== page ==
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Rural Women and Economic Rights. Bulletín N° 001 • Year 2 • A pril 2012

Rural Women and Economic Rights. Bulletín N° 001 • Year 2 • A pril 2012

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The Rural Women and Economic Rights Bulletin has been improved due to the contributions and suggestions of readers, provided in the evaluation survey carried out in December 2011. Now the bulletin contains more pages that include the work experiences of rural women from other areas of the country. The content is richer in analysis and includes research regarding the economic rights of women. Enjoy!
The Rural Women and Economic Rights Bulletin has been improved due to the contributions and suggestions of readers, provided in the evaluation survey carried out in December 2011. Now the bulletin contains more pages that include the work experiences of rural women from other areas of the country. The content is richer in analysis and includes research regarding the economic rights of women. Enjoy!

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Published by: Movimiento Manuela Ramos on Aug 24, 2012
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 The Rural Women and Economic Rights Bulletinhas been improved due to the contributions andsuggestions o readers, provided in the evaluationsurvey carried out in December 2011. Now the bu-lletin contains more pages that include the work experiences o rural women rom other areas o the country. The content is richer in analysis andincludes research regarding the economic rights o women. Enjoy!In this edition you will nd inormation about thecampaign
Without economic autonomy there isno true autonomy,
an analysis o the meaning o carnival according to the Aymara worldview, themain results o a socioeconomic study o womenartisans in Puno, and the experiences o womenin Huancavelica and their incursion into knitting,among other topics.
Rural Women and Economic Rights Bulletin
Issue 1. Year 2. April 2012Edition: Alicia Villanueva, Vanessa Laura Translation: Patricia McDonaldwww.casadelamujerartesana.comVisit us on Facebook.
Latest News:
Puno recognizes women’s economic autonomy ..... 01
Carnival in the Aymara area o Puno ............................ 03Knitters, a dynamic orce in the rural economy o Huancavelica ........................................................................ 04 Toward a greater understanding o women artisansin Puno ................................................................................... 05
Knitting stories:
I want to be an entrepreneur ......................................... 06
Recommended readings:
2010 National Time Use Survey ..................................... 06
Casa de la Mujer Artesana in Google Maps ............... 07Hand knitted ornaments were used to dance inhonor o the Virgin o Candelaria ................................. 07Artisan women’s work was recognized ....................... 07Smiles and gratitude on a dierent 8th o March ... 08Artisans in Puno will participate inPerú Moda 2012 ................................................................... 08From Huánuco to Río+20 Earth Summit .................... 08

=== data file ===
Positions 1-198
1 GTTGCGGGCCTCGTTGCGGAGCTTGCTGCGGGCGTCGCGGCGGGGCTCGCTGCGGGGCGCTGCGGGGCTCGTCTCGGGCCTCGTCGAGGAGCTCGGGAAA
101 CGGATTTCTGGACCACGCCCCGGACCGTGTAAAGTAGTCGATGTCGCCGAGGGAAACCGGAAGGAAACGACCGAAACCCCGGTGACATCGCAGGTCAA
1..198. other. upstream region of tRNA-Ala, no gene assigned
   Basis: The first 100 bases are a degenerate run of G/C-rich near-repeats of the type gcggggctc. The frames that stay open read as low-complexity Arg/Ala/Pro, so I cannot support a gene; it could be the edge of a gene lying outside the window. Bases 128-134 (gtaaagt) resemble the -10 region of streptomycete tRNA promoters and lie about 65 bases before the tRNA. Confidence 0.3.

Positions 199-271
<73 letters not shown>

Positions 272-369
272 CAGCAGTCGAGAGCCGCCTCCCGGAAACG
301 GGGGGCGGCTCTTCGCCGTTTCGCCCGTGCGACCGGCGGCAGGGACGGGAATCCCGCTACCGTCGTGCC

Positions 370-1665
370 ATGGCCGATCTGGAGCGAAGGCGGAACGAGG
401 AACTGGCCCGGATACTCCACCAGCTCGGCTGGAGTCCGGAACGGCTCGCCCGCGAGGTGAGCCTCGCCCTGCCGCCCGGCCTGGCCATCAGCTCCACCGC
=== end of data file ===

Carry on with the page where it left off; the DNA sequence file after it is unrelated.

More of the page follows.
PresentationContentsPuno recognizes womens’economic autonomy
 The campaign
Without economic autonomy there is not true autonomy 
was carried out with the goal o visibilizing the economic contributiono women through their artisan work and un-paid housework. The mainconerence with three large-scale activities was held on Monday, March19th, Day o the Artisan. The sensibilization workshop “Women and Economy” was held inthe government building o Puno rst thing in the morning, beginningwith a ceremony or Pachamama (Mother Earth or
in Quechua) andattended by 173 women artisans rom around the region.Jennie Dador, director o Manuela Ramos, stated in her mainpresentation that women must overcome many obstacles along their longroad to autonomy. She pointed out that this journey requires minimumconditions in order or it to be successul or a government guarantee thatsuch conditions are generated and enorced. The workshop was attended by Dr. Saúl Bermejo Paredes, Regional VicePresident; General Wilman Andía Benavides, IV Mountain Brigade o Puno;Ricardo Alvarez González, Town Hall administrator o Puno; EngineerLourdes Abarca Fernández, Director o Dircetur Puno, who praised thework o the artisans as income earning agents or their community andamily.Following the workshop, artisans bearing signs, posters and bannerstook to the streets in a colorul parade through the main streets o Puno,generating a positive response rom the public, who echoed and cheeredtheir slogans. The march culminated in the atrium o the Cathedral where artisanleaders spoke to their companions emphasizing the importance o women´s work and economic autonomy.Alongside the parade, a presentation called the “Clothesline o Equality” was made in order to gather opinions about the work o artisanwomen and their economic autonomy.Strategically located just in ront o the Municipal building o Puno, the“Clothesline” received over 200 opinions rom Puno residents and tourists.Opinions were also received through Facebook during the entire month o March to elicit greater public participation. The campaign was co-organized by Manuela Ramos, the RegionalO ce o Foreign Trade in Puno and the Artisan Board o Alpaca Knitting.It orms part o the project